By Mary Patterson
At the Games+ Learning + Society 2015 conference held in Madison, Wisconsin, the question was posed, “How many of you are gamers?” I looked around confused. I didn’t notice any rumpled, thirteen year old boys who looked like they just crawled up the basement stairs. And yet, nearly every hand but mine went up. The speaker then asked, “How many of you have a game you play on your phone when you’re bored, or waiting in line? How many of you get together with friends to play cards, or dominoes?” My hand shot up and my mind was blown - I am a gamer!
In today’s society, we often think of gaming and gamers as those so engrossed in different worlds that they often leave the real one behind. However, in the United States (U.S.), 91% of children between the age of two and seventeen play video games (NPD Group, 2011) and a nationally representative study of U.S. teenagers found that up to 99% of boys and 94% of girls play these games (Lenhart, Kahne, Middaugh, Macgill, Evans, & Vitak, 2008)
So, why do we play games? We play games because they are fun! Should school be fun?
Perhaps the right question to ask is why shouldn’t schools be fun? Advantages of game play in schools are numerous:
In fact, respected researcher James Paul Gee, in his book What Video Games Have to Teach Us about Learning and Literacy looks at major cognitive activities including how individuals develop a sense of identity, how we grasp meaning, how we evaluate and follow a command, pick a role model, and perceive the world. He believes the 36 principles of learning in video games are the better principles of learning upon which we need to model our schools.
Games have long had a place in classrooms. How many of you remember a game center in a corner of the room for when you completed your other school work? How many of you remember making those file-folder games to demonstrate that you learned a particular concept? Then why does there seem to be a reluctance to infuse games into today’s education?
Schools today have become a very serious endeavor with some very high stakes for both student and teacher accountability. There’s a laser focus on teaching and testing specific standards. But to me, this is where the advances in learning analytics and technology can provide teachers with robust evidence of learning. As game developers work more with learning scientists to develop effective educational games, we can use analytics to understand our learners.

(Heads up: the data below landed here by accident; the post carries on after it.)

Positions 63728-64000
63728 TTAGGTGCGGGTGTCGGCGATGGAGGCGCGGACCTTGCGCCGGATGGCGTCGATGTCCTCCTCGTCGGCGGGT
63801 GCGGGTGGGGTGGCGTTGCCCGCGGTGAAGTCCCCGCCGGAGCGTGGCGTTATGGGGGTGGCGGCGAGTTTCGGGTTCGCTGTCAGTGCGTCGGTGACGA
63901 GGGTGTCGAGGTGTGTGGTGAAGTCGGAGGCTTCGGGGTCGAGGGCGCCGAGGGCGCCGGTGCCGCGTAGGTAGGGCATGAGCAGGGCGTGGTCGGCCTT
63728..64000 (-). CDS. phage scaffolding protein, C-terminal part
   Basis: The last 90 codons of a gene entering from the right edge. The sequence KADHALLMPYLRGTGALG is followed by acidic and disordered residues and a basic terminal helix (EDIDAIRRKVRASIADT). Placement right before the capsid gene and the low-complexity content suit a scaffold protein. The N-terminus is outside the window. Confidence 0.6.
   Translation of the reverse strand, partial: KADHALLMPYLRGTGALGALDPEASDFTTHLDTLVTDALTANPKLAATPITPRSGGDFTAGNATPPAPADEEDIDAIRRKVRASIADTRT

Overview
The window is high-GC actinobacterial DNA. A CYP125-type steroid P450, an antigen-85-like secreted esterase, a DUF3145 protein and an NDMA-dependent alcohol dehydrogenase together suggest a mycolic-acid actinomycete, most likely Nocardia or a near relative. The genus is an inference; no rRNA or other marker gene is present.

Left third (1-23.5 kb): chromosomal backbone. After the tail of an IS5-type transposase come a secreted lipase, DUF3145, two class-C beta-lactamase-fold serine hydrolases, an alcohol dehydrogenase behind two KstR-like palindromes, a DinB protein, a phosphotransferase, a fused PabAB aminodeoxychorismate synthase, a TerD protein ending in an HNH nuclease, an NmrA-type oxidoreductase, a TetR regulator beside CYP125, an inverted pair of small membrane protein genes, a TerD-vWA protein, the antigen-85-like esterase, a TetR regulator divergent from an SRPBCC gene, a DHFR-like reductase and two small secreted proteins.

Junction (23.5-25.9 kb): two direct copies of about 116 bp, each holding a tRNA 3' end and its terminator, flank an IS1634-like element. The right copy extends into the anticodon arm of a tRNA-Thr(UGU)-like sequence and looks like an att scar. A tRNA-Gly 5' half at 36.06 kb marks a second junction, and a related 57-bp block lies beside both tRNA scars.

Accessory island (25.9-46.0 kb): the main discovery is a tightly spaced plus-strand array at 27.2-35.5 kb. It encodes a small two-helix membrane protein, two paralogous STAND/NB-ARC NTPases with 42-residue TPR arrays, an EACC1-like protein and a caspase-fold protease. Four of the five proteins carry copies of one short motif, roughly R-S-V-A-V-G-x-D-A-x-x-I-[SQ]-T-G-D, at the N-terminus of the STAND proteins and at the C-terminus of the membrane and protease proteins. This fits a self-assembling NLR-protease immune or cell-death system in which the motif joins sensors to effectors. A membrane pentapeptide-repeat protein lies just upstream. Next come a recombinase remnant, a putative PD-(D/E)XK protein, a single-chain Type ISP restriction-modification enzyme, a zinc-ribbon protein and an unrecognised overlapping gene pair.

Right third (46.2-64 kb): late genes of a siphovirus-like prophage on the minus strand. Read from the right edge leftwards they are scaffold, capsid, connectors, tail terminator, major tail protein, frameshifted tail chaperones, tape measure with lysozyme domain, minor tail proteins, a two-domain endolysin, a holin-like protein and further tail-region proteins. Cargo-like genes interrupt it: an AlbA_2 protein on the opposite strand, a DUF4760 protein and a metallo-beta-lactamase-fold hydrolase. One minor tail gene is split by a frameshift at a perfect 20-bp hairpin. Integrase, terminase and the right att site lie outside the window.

Another barrier for using serious games in education is the timetable that runs our schools. Many serious games don’t easily fit into a 45 minute time block. How can schools transform traditional bell schedules? My daughter’s high school is experimenting with a block schedule similar to colleges. Perhaps this is a step in the right direction.
Educators also state that a lack of an industry standard for a rating of educational on games makes them less likely to recommend a game for the classroom. This topic was addressed by game developers themselves at the conference. Many expressed disdain for games that are marketed as educational with no real basis for claiming that label and there were vows to make changes
During a session on “Lessons Learned from Working with Educators,” the researchers stated that educators know what they want, but don’t know how to get it and developers don’t know how to engage with teachers. They suggested that teachers need a common language around games, they need administrator support, and they need to reach students across disciplines. Related to professional development, the researchers state that teachers need to experience the games first-hand in the way they will present them to their students. They need to learn by doing and they need access to resources; not a 45 minute lesson on how to play the game.
Finally, perceptions of game play need to be addressed. The idea of games in education should not be as another “add-on,” but as a pedagogy. Many of the participants in the GLS 11 Conference spoke of the social consciousness of games and how they connect people, spaces and opportunities. The winner of the Speed Run game was a serious, historical game, Czechoslovakia 38-39: Assassination by the team at AMIS. Trailer:
How do we persuade the public that kids playing games constitutes 'real' learning?
I left this conference with a new perspective on gaming and education. Games in learning can be so much more than that little table in the corner of the room. The latest game-based learning research white paper from Project Tomorrow entitled, “Digital Teachers, Digital Principals: Transforming the Ways We Engage Students” takes a closer look at how to enhance teacher effectiveness in integrating technology and 21st century skills into curriculum.
Dr. Jodi Asbell-Clarke Director, EdGE at TERC summed it up well, "We're not trying to turn your students into gamers, we're trying to turn your gamers into students."
Educators, how have YOU infused games in education? What’s worked, and what changes would like to see? If you could design the ideal game, what would it be?
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